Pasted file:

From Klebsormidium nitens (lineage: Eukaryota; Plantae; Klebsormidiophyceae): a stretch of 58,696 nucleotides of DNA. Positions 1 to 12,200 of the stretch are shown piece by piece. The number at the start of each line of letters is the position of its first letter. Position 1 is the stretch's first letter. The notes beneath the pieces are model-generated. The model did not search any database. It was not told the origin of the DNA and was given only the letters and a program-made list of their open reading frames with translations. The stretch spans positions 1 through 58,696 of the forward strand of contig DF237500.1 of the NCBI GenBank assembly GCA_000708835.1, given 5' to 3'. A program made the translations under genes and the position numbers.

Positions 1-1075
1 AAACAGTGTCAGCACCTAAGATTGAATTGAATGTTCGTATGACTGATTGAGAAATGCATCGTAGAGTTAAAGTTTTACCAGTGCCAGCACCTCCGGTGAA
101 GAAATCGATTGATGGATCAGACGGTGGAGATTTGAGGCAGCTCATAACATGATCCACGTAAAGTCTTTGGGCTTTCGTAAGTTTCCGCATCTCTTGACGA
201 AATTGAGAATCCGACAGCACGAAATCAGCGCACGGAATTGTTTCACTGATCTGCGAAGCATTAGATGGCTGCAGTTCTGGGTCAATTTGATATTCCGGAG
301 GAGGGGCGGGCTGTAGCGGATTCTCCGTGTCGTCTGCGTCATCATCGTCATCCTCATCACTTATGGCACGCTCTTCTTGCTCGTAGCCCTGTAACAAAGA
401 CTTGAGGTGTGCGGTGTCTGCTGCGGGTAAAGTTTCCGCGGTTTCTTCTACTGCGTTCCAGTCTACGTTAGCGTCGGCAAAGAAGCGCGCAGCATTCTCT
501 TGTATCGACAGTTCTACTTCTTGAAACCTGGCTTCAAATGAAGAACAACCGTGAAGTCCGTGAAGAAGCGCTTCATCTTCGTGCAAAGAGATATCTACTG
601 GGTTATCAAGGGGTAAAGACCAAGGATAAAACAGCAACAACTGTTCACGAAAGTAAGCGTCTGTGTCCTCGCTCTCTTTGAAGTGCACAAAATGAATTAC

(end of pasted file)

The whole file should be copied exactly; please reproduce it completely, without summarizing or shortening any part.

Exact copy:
From Klebsormidium nitens (lineage: Eukaryota; Plantae; Klebsormidiophyceae): a stretch of 58,696 nucleotides of DNA. Positions 1 to 12,200 of the stretch are shown piece by piece. The number at the start of each line of letters is the position of its first letter. Position 1 is the stretch's first letter. The notes beneath the pieces are model-generated. The model did not search any database. It was not told the origin of the DNA and was given only the letters and a program-made list of their open reading frames with translations. The stretch spans positions 1 through 58,696 of the forward strand of contig DF237500.1 of the NCBI GenBank assembly GCA_000708835.1, given 5' to 3'. A program made the translations under genes and the position numbers.

Positions 1-1075
1 AAACAGTGTCAGCACCTAAGATTGAATTGAATGTTCGTATGACTGATTGAGAAATGCATCGTAGAGTTAAAGTTTTACCAGTGCCAGCACCTCCGGTGAA
101 GAAATCGATTGATGGATCAGACGGTGGAGATTTGAGGCAGCTCATAACATGATCCACGTAAAGTCTTTGGGCTTTCGTAAGTTTCCGCATCTCTTGACGA
201 AATTGAGAATCCGACAGCACGAAATCAGCGCACGGAATTGTTTCACTGATCTGCGAAGCATTAGATGGCTGCAGTTCTGGGTCAATTTGATATTCCGGAG
301 GAGGGGCGGGCTGTAGCGGATTCTCCGTGTCGTCTGCGTCATCATCGTCATCCTCATCACTTATGGCACGCTCTTCTTGCTCGTAGCCCTGTAACAAAGA
401 CTTGAGGTGTGCGGTGTCTGCTGCGGGTAAAGTTTCCGCGGTTTCTTCTACTGCGTTCCAGTCTACGTTAGCGTCGGCAAAGAAGCGCGCAGCATTCTCT
501 TGTATCGACAGTTCTACTTCTTGAAACCTGGCTTCAAATGAAGAACAACCGTGAAGTCCGTGAAGAAGCGCTTCATCTTCGTGCAAAGAGATATCTACTG
601 GGTTATCAAGGGGTAAAGACCAAGGATAAAACAGCAACAACTGTTCACGAAAGTAAGCGTCTGTGTCCTCGCTCTCTTTGAAGTGCACAAAATGAATTAC